Increasing amounts of available vaccine and the growing number of fully inoculated residents will keep COVID-19 case counts low and society reopening, University of Virginia Health System doctors said Thursday.
Doctors said the vaccine is now plentiful in the area and that an estimated 40% of Charlottesville and Albemarle County residents are believed to be fully vaccinated. But they said protective measures such as social distancing and wearing masks should not be completely abandoned.
“We’re in a good place. We’re increasing the number of people who are protected and we’re going to continue to the see the results, meaning fewer cases of COVID, fewer hospitalizations due to COVID and fewer deaths from COVID,” said Dr. Costi Sifri, director of hospital epidemiology at the UVa Medical Center.
Officials said a recent increase in cases appears to have abated.
“We saw a little uptick in the past two weeks, but it looks like that has not continued and we’re at a steady state again. We expect to see a continued downtrend over the next few weeks as people continue to get vaccinated,” said Dr. Reid Adams, interim chief medical officer at the UVa Medical Center. “Now is the time to get vaccinated so we can beat this.”
The more that people are vaccinated, the more society will open up, Sifri said. On Wednesday, Gov. Ralph Northam opened up seating at bars in an unannounced amendment to his executive order restricting seating in restaurants.
On Thursday, he announced expanded seating at sports venues and other gatherings to begin May 15.
“What we’re starting to see is gradual easing of COVID restrictions. We’re seeing gathering sizes get larger, and I think we’re going to see those play out month by month,” Sifri said. “It may not be rapid, and I don’t think it should be rapid, but we’ll see some of that easing.”
Sifri said reopening society is a good idea.
“We can do things, but we should do them with caution and be careful about what’s going on with the state of the virus in our community,” he said. “To get to a point where we have a largely vaccinated population but we still have a lot of restrictions is a place we don’t want to get to. The reason we’re doing this is to be able to have more of a normal society.”
However, the use of masks and public social distancing should continue, Sifri said.
“In a group of individuals who are vaccinated and not at high risk of complications, you can reasonably start taking off the mask,” he said. “But I encourage continuing to wear masks in public. I think it should become more of our social norm. We don’t have the ability, waking down the street or going into a store, to know who has and who has not been vaccinated.”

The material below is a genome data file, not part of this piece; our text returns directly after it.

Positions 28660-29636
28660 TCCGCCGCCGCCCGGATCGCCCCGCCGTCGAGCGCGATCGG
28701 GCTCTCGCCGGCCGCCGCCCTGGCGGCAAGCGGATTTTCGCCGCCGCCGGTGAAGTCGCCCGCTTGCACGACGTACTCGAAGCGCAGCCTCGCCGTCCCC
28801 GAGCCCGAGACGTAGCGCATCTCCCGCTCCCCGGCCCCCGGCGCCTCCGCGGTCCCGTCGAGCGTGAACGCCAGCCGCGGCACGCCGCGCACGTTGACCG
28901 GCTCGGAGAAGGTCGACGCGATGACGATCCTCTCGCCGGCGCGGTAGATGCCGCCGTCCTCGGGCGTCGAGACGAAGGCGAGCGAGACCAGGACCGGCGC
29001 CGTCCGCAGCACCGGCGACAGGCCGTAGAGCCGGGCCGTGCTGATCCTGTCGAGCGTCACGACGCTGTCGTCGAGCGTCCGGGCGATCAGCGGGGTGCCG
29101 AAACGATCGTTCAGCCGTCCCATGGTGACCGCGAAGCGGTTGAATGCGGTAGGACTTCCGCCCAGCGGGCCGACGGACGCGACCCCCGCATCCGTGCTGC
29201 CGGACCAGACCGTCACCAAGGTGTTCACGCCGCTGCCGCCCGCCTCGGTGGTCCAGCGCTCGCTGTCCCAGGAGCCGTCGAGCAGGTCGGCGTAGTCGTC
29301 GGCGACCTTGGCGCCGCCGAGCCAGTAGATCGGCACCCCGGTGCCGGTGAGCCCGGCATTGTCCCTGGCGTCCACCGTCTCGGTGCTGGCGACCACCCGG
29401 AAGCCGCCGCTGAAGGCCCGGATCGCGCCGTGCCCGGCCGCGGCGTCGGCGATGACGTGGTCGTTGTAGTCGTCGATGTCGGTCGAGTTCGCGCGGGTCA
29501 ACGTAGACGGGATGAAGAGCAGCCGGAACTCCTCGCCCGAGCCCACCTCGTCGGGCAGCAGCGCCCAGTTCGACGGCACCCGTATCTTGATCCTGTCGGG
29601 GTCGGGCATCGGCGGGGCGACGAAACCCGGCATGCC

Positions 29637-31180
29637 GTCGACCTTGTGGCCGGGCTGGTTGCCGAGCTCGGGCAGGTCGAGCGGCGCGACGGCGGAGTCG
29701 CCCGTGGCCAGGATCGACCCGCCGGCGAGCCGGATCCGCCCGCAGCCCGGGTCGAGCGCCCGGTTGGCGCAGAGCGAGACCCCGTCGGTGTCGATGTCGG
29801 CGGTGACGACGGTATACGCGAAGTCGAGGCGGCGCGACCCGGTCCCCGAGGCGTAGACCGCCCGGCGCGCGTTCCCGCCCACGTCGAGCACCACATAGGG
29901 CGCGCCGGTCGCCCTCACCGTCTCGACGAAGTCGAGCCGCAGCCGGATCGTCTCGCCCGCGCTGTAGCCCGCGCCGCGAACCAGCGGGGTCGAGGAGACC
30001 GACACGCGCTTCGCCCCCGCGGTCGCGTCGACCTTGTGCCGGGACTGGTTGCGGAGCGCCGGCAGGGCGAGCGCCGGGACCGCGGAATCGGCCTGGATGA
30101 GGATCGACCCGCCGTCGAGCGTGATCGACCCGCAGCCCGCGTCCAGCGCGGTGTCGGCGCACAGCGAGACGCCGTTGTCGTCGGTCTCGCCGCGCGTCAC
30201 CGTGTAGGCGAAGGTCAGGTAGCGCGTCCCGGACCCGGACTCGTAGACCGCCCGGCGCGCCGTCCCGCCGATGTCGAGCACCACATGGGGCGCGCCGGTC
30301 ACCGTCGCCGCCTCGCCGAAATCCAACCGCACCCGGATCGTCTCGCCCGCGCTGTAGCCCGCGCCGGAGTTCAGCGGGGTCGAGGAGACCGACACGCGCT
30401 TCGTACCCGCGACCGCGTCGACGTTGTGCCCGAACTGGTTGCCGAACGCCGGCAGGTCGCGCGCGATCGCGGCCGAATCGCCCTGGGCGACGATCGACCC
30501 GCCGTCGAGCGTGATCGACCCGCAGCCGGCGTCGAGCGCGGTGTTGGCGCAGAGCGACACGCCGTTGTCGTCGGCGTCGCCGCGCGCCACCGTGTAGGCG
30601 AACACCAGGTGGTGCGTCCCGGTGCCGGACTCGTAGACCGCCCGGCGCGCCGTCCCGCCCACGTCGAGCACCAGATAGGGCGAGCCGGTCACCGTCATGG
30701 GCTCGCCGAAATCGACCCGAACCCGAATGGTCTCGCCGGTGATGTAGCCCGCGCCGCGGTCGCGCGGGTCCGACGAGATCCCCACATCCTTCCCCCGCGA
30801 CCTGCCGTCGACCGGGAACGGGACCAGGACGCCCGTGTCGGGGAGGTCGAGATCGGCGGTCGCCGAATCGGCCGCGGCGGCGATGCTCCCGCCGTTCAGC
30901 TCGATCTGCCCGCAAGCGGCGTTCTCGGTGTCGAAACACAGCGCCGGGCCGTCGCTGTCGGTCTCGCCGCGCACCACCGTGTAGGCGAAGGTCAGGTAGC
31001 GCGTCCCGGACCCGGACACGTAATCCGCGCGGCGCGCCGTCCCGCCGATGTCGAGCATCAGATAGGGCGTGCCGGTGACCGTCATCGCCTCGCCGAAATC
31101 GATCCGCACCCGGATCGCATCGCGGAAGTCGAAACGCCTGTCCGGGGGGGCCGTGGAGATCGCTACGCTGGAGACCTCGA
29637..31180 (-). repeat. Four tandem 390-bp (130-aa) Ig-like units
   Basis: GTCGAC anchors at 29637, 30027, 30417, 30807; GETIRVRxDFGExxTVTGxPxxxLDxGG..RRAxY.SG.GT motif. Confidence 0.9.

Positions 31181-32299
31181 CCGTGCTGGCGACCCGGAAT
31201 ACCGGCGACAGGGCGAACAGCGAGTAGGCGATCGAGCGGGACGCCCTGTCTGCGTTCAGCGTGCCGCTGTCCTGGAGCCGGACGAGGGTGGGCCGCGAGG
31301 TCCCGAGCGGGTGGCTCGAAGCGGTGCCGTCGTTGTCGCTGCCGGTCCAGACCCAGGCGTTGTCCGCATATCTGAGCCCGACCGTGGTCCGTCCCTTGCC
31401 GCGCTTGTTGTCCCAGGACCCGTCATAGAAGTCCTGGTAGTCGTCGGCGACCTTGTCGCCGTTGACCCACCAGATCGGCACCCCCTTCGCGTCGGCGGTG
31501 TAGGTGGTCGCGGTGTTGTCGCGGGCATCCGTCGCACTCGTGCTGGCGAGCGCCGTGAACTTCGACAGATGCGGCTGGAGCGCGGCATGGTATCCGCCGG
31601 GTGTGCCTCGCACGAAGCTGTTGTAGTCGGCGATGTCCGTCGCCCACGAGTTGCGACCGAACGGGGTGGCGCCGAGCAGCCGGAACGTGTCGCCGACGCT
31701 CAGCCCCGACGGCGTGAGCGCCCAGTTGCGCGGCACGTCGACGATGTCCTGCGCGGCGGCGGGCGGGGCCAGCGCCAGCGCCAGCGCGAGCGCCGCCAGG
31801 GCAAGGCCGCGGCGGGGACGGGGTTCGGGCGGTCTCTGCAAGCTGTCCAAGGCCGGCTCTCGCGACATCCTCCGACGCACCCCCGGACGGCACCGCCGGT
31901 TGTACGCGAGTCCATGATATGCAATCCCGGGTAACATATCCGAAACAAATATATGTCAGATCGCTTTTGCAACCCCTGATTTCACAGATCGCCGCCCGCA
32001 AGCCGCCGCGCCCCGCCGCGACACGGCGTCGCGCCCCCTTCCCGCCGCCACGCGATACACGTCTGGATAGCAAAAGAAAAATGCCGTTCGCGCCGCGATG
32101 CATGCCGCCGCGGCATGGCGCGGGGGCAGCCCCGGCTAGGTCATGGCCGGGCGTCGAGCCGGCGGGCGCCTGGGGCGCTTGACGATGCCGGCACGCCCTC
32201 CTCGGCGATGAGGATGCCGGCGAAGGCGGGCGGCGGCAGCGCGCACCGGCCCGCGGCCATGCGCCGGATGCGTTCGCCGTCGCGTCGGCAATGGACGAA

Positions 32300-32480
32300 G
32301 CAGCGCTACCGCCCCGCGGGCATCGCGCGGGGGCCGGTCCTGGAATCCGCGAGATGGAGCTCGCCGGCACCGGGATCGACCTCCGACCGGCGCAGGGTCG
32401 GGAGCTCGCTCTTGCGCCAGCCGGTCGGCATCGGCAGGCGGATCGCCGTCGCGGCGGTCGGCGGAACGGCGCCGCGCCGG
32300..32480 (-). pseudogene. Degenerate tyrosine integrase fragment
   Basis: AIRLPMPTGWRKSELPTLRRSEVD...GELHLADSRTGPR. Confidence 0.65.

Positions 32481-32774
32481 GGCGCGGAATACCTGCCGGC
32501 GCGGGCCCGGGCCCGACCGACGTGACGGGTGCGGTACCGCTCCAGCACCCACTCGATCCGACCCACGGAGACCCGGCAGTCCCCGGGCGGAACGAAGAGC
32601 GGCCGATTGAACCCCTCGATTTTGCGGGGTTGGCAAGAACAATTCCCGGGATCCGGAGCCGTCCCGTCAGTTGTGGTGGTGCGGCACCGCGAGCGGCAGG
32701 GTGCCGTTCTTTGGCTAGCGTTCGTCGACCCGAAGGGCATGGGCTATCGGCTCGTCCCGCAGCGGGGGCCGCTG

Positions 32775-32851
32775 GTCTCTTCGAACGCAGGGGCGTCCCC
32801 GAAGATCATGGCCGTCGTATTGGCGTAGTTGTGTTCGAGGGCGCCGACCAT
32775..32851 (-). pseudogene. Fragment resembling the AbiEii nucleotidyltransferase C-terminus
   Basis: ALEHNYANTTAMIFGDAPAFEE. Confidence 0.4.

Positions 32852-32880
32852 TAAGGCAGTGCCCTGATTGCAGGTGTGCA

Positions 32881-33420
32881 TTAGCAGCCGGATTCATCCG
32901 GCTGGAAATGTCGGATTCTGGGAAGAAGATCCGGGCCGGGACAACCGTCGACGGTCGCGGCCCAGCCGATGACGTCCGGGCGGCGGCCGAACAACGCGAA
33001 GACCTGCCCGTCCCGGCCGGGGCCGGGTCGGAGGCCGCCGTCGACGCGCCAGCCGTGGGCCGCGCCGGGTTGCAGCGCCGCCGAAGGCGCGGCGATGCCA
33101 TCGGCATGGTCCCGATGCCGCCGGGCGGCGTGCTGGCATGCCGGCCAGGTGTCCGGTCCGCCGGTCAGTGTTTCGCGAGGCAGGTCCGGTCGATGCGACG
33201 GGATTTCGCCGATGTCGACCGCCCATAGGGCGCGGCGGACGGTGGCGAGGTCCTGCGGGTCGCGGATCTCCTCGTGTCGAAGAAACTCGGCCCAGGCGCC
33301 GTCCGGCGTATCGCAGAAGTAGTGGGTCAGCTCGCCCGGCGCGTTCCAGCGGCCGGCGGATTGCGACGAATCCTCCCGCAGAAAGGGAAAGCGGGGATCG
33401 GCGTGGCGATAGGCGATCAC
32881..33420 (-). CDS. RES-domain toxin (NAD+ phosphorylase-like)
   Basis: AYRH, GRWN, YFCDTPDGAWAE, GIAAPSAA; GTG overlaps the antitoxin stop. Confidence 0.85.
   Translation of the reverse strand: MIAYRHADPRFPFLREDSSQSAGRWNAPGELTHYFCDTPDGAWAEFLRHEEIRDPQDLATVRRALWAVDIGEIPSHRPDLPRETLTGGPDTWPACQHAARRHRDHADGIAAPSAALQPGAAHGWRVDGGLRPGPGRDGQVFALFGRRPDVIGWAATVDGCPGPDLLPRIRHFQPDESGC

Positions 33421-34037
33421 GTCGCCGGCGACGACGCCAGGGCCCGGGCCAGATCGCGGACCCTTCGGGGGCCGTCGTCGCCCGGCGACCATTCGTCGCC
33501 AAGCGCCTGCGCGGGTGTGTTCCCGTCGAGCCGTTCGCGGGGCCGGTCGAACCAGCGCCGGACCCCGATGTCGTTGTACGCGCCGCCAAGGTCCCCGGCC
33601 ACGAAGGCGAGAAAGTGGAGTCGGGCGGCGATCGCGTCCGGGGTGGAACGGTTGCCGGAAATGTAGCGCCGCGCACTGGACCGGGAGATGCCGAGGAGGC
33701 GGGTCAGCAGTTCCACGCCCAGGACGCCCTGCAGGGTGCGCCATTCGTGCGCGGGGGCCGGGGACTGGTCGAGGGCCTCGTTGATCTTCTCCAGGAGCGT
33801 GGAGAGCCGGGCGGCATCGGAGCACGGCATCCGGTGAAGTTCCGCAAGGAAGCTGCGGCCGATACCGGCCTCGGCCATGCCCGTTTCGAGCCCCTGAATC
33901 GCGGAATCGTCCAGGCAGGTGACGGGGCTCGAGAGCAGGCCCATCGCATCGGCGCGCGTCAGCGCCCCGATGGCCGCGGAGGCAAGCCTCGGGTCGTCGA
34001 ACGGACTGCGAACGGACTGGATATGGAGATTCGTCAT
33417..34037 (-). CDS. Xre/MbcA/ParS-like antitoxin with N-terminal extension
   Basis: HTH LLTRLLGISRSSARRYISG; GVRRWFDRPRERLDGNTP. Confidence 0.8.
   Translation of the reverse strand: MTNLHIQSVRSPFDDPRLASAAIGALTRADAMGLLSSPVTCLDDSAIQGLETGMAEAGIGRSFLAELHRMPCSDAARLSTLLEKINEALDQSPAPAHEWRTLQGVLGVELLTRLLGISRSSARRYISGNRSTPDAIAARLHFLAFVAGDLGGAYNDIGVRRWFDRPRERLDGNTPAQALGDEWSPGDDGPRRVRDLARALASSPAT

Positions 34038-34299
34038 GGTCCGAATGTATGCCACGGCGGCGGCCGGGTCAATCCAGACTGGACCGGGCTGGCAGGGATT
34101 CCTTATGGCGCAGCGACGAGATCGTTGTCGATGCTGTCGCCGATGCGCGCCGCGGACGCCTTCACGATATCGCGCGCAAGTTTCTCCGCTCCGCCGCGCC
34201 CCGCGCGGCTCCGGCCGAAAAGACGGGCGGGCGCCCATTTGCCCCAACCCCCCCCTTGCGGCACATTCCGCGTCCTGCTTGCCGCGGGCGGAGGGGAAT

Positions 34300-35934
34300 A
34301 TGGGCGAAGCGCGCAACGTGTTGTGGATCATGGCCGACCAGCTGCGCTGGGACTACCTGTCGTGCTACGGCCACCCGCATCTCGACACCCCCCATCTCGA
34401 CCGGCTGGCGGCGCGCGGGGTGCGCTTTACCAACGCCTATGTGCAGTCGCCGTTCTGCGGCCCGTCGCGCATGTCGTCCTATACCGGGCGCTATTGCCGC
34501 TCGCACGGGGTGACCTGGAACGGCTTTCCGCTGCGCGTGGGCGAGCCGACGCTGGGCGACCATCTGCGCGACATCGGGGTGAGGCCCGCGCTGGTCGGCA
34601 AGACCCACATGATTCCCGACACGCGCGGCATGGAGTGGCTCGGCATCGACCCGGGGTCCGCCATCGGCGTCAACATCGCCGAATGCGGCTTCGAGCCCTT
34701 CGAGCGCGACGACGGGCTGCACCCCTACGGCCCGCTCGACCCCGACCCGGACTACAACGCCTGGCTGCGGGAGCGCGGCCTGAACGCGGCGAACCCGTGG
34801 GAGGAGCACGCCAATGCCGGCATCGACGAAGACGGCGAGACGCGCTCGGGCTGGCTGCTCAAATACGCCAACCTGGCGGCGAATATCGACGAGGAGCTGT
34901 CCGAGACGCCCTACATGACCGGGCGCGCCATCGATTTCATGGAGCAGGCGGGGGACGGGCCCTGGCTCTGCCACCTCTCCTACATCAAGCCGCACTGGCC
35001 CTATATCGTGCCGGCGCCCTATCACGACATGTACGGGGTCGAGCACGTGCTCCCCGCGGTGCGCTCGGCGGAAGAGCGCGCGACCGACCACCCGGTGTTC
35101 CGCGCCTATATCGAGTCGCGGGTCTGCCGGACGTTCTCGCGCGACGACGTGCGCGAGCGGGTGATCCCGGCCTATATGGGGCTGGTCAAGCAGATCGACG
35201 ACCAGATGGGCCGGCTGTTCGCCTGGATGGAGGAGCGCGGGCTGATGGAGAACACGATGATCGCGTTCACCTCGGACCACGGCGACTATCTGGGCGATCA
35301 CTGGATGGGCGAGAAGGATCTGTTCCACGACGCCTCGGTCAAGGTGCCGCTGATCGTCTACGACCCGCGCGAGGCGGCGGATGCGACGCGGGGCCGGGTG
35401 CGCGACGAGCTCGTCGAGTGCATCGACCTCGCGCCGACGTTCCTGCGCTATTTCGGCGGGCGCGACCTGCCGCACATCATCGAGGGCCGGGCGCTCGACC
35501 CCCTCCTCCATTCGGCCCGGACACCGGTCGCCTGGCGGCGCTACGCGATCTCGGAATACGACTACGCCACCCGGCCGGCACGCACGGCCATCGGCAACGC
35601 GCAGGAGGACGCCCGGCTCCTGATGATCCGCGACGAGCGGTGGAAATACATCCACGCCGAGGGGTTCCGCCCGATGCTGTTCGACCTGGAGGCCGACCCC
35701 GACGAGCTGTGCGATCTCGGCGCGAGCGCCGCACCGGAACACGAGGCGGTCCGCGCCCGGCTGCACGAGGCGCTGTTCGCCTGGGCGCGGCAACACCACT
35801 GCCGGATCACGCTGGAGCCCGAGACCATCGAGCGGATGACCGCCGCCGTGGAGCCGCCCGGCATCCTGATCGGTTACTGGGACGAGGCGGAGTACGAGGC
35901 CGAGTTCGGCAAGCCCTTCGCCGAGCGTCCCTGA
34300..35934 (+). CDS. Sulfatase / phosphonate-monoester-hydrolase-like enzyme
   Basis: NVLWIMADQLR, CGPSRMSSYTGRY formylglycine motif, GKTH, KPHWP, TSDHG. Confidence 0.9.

As of Thursday morning, UVa had delivered 93,433 vaccinations, officials said. The clinic that the university runs at the Seminole Square shopping center can deliver an estimated 2,300 to 3,000 shots each clinic and officials said they expect to top 100,000 shots by next week.
So far, an estimated 4,400 UVa students have received vaccinations and about 4,000 students are signed up for vaccinations. Officials estimated that about 2,000 others have received shots at other locations or pharmacies.
As vaccinations open for everyone 16 and older, local officials said they are seeing more appointments available through local pharmacies, at UVa’s clinic and the Blue Ridge Health District clinic at Fashion Square mall. That comes as more vaccine has made it into the region.
“After waiting for a long time, we’re at that place we’ve been talking about for weeks where we are seeing a large influx of vaccine,” said Sifri.
Sifri said the additional stocks of shots, combined with area efforts at vaccinating those at greatest risk of the disease, has led the region to being able to provide appointments for anyone who wants one.
“We’ve done an outstanding job of vaccinating people who were in higher risk categories. Some 80% of people 65 and over have been at least partially vaccinated and most of those people are fully vaccinated,” Sifri said. “We’re through vaccinating a lot of the people at the highest risk of COVID, so that, and the large amount of vaccine, means we have availability of appointments.”
Sifri said the apathy many people feel toward the vaccinations has not affected the clinics in the area.
“I don’t think the availability in our area is because of a lack of interest in getting vaccinated, but we understand that as we go further along, that will be something we’ll see,” he said. “COVID is a vaccine-preventable disease. COVID deaths can be eliminated through vaccination. People should get the vaccine.”